AGC is supporting Brightwater tunnel-project contractors Vinci/Parsons RCI/Frontier Kemper JV (VPFK) in a legal dispute with King County. At issue is the long-standing principle that an “implied warranty” comes with an owner-issued plans and specifications, and how it allocates risk on Washington construction projects if following those plans and specifications does not produce the desired or intended result. A lower-court ruling could be interpreted as shifting design responsibility away from the owner and onto the contractor. If upheld, that ruling could radically alter the landscape of construction contracting and impede the cost-effective procurement of public works construction projects in our state.
AGC Legal Affairs Committee members Mike Grace (Groff Murphy) and John Ahlers (Ahlers & Cressman) authored and filed an amicus brief in support of the JV’s request that the Washington Supreme Court review a lower court’s decision that favored King County. ABC, NECA and NUCA joined in the amicus filing.
For the project, King County‘s specifications directed VPFK to use a specific type of tunneling machine — a slurry tunnel-boring machine, or STBM — as opposed to another type of machine, an earth-pressure balance machine or EPBM. The STBM proved unsuitable for tunneling, given the project design and other specifications, preventing VPFK from completing its work in a timely fashion. King County ultimately removed a portion of the tunnel excavation work from VPFK’s contract and awarded it to another contractor. Contrary to its original project specifications and design, King County allowed that other contractor to complete the VPFK’s work with an EPBM.
After tunneling was complete, VPFK finished its contract. King County then sued VPFK for breach. VPFK counterclaimed, including a claim for breach of the implied warranty of specifications. The trial-level court granted King County’s motion for summary judgment, dismissing VPFK’s implied warranty counterclaim. As a result, at trial, VPFK was not allowed to present this argument at trial, i.e., that following King County’s plans and specifications did not produce the intended result and specifically that King County specified an inappropriate method (SBTM) and breached the implied warranty of specifications given the contract’s constraints and allotted timeframe.
In the amicus brief, Grace and Ahlers argue that the accuracy of plans and specifications provided by a project owner directly impacts a contractor’s bid to perform the work. Contractors confident in the accuracy of the owner’s plans and specifications are able to provide more accurate and refined pricing, and thus more competitive bids. This confidence, in large part, owes to the protection provided by an implied warranty that, when an owner issues the project plans and specifications, the owner bears the risk if the plans or specifications contain an error or omission or do not produce the desired result. In short, the implied warranty of plans and specifications is a key component of the traditional and expected allocation of risk among the parties to a construction contract that directly affects the contractor’s bid price.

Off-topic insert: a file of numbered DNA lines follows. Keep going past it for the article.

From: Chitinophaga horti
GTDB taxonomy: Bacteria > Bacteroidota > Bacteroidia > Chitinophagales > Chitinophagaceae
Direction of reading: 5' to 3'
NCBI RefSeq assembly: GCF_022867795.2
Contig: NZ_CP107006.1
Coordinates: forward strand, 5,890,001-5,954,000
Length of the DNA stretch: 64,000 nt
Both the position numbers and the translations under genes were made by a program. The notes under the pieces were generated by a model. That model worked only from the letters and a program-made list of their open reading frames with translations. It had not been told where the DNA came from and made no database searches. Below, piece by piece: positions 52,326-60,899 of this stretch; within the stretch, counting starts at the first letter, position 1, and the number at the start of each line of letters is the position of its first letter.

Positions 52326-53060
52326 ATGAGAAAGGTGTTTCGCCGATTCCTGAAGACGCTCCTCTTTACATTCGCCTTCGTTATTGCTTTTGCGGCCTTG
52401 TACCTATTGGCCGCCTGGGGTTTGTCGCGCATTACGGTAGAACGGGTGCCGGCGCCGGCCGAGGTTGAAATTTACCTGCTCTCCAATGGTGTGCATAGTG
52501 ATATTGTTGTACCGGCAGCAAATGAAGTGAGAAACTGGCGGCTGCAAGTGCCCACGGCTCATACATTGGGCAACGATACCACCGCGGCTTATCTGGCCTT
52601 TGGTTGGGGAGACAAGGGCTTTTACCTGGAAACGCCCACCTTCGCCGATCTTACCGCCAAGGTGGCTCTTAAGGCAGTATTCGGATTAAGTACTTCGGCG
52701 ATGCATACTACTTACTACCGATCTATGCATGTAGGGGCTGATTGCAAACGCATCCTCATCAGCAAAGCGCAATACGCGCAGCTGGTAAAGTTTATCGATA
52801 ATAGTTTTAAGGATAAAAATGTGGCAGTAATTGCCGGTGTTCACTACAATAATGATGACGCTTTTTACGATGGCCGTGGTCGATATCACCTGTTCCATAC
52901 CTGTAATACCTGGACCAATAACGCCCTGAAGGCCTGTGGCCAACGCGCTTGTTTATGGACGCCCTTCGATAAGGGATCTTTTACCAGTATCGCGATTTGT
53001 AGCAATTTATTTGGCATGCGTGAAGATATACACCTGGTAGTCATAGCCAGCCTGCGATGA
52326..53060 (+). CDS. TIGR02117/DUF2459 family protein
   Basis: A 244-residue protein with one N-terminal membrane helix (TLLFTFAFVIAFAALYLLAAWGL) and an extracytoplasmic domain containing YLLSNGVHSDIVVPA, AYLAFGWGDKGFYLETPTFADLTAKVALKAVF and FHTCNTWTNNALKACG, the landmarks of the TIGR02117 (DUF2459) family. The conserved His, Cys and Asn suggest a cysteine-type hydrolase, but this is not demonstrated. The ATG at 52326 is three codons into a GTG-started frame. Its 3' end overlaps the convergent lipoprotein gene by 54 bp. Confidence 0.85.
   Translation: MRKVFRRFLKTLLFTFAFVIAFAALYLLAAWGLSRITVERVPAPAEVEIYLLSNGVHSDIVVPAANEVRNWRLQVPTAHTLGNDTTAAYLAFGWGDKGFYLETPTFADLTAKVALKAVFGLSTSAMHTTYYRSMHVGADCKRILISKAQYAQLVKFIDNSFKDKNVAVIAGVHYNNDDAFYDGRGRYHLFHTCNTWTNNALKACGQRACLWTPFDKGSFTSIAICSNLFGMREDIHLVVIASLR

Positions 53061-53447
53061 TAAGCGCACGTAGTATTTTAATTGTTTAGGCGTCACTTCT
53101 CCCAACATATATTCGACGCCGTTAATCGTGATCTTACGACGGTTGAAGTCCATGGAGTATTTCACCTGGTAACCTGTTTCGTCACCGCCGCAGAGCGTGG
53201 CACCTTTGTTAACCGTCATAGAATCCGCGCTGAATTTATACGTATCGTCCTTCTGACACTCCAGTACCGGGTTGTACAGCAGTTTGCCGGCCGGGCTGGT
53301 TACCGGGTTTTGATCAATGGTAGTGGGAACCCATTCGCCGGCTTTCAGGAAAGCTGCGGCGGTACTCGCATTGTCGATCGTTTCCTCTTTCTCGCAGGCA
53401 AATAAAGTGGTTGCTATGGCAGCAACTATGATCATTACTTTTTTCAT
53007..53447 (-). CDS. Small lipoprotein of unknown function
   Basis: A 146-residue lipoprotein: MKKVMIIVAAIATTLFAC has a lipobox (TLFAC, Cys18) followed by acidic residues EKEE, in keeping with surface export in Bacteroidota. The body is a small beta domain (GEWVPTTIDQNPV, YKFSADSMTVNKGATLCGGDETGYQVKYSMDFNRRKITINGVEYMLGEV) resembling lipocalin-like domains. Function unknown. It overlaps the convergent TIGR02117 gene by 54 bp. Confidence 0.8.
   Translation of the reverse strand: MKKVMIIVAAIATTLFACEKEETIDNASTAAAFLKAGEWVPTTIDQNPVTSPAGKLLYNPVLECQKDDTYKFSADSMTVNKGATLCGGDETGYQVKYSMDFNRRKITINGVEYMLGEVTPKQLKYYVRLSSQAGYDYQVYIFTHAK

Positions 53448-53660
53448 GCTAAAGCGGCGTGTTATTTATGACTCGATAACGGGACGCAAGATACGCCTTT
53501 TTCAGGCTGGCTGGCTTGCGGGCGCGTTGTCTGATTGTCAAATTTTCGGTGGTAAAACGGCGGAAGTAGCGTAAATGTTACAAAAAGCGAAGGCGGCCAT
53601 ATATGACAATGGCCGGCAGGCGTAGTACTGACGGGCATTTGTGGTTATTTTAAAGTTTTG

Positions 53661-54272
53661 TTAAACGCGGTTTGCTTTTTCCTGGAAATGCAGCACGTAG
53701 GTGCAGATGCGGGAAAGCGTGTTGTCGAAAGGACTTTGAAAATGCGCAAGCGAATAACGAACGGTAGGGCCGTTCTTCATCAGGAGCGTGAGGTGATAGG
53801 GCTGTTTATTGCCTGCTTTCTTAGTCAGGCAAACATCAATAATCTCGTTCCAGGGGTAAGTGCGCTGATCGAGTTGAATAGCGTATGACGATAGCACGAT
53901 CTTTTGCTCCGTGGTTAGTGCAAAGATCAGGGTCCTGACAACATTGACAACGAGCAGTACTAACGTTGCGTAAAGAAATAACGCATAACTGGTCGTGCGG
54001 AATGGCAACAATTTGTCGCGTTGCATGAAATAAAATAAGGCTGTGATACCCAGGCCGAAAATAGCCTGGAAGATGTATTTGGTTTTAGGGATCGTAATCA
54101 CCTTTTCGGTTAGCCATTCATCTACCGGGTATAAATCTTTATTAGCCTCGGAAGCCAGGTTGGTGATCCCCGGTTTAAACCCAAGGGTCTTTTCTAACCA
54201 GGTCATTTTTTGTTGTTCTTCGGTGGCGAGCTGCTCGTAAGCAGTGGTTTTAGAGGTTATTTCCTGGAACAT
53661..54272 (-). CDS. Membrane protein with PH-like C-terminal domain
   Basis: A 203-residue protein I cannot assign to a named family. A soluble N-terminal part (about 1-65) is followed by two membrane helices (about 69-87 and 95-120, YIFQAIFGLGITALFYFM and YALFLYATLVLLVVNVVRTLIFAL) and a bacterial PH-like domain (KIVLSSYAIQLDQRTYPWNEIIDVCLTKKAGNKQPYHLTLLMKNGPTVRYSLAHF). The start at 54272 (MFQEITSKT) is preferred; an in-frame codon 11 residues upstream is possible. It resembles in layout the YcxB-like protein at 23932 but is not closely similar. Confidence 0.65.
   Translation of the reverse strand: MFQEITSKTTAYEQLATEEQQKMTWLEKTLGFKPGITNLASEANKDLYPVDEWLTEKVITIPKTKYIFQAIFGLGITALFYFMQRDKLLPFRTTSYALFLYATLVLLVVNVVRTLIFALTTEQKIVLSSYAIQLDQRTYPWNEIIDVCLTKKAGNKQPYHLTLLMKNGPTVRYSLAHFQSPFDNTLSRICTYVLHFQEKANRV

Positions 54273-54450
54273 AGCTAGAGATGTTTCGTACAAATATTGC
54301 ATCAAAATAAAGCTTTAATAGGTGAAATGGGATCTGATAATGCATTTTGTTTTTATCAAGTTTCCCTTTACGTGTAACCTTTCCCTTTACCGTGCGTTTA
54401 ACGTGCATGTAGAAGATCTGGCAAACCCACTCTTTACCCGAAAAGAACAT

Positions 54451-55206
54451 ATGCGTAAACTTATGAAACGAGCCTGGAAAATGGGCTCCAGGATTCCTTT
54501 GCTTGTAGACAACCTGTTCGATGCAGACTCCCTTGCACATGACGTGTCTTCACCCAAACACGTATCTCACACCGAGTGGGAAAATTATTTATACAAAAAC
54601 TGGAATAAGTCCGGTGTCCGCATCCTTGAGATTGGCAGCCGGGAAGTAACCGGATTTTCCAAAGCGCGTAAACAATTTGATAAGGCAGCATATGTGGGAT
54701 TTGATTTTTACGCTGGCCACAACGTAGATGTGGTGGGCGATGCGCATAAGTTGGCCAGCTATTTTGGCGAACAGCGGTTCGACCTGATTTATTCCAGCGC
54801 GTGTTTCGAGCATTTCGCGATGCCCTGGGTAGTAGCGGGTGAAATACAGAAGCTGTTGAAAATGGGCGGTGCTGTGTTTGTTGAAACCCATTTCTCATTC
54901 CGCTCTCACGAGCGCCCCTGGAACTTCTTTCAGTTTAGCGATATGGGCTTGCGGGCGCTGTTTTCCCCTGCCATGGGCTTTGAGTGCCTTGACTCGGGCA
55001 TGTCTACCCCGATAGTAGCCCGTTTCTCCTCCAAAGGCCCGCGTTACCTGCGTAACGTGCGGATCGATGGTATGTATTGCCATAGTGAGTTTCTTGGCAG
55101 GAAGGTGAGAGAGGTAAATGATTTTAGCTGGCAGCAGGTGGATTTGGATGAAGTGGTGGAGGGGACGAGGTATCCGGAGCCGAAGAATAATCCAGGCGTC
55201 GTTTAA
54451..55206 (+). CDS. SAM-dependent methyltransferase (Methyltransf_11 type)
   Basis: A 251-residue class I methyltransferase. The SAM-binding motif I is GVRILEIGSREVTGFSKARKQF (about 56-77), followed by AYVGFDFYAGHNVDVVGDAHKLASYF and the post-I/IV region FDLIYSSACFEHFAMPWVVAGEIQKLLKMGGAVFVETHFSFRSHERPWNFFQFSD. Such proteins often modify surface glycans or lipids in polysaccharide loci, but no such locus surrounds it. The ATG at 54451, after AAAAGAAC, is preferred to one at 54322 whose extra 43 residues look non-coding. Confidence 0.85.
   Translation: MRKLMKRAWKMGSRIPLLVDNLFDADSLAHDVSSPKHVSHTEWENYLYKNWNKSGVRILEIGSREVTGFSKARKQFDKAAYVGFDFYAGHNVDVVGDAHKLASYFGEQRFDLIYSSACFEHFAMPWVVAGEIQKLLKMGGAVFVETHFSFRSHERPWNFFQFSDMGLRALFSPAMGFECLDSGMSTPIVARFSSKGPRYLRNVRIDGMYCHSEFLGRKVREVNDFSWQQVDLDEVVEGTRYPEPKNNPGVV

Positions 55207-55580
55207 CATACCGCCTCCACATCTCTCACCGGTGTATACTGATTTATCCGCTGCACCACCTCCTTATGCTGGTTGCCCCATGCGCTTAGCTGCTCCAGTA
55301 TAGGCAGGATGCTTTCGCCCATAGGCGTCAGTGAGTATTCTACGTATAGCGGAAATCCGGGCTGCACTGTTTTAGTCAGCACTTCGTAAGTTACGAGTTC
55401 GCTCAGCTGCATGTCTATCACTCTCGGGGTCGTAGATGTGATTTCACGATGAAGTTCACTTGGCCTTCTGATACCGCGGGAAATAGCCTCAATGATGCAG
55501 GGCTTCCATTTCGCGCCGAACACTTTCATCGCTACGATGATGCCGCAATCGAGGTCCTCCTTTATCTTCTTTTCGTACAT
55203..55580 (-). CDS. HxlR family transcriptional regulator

Grace and Ahlers further argue that the lower court erroneously interpreted the implied warranty (known also as the Spearin Doctrine) in a constrained manner that improperly shifts design responsibility away from King County (the owner of the project) and onto VPFK (the contractor). They cite decades of case law to explain how the trial court’s decision was contrary to Washington law and the intent of design-bid-build construction contracts generally.
If allowed to stand, the lower court’s decision would diminish the benefits of competitive bidding, note Grace and Ahlers. If contractors cannot rely upon the implied warranty, they will have to ‘second-guess’ the accuracy of the plans and specifications at bid time and either (a) decline to bid the work; or (b) increase their bid price or use larger contingencies in their bid pricing to protect against the risk of unknown errors and omissions. This will, in turn, increase the cost of construction to project owners and, on public projects, the increased costs will ultimately be absorbed by taxpayers. If the contingencies do not eventuate, contractors could receive windfalls. In either event, the net result is that the savings competitive bidding is designed to produce will not be realized.
Grace and Ahlers continue that weakening the implied warranty that comes with owner-issued plans and specifications would dis-incentivize project owners (and designers) from providing plans and specifications free from error. Rather, project owners could pass the hidden risk of errors and omissions in the plans and specifications to contractors. Only those contractors financially capable of weathering such uncertainty or of making costly and unnecessary pre-bid analysis regarding the accuracy of the owner’s representations would participate in the bidding
Grace and Ahlers conclude: The Spearin Doctrine is grounded in policy and common-law principles that parties should be responsible for their own acts and for conditions uniquely within their control. Such control -ased risk allocation incentivizes all parties to work efficiently, reducing overall project costs and saving taxpayer money. Abandoning this longstanding doctrine and notion of common sense would work gross inequities and inefficiencies in the construction industry to the detriment of the citizens (taxpayers) of the State of Washington.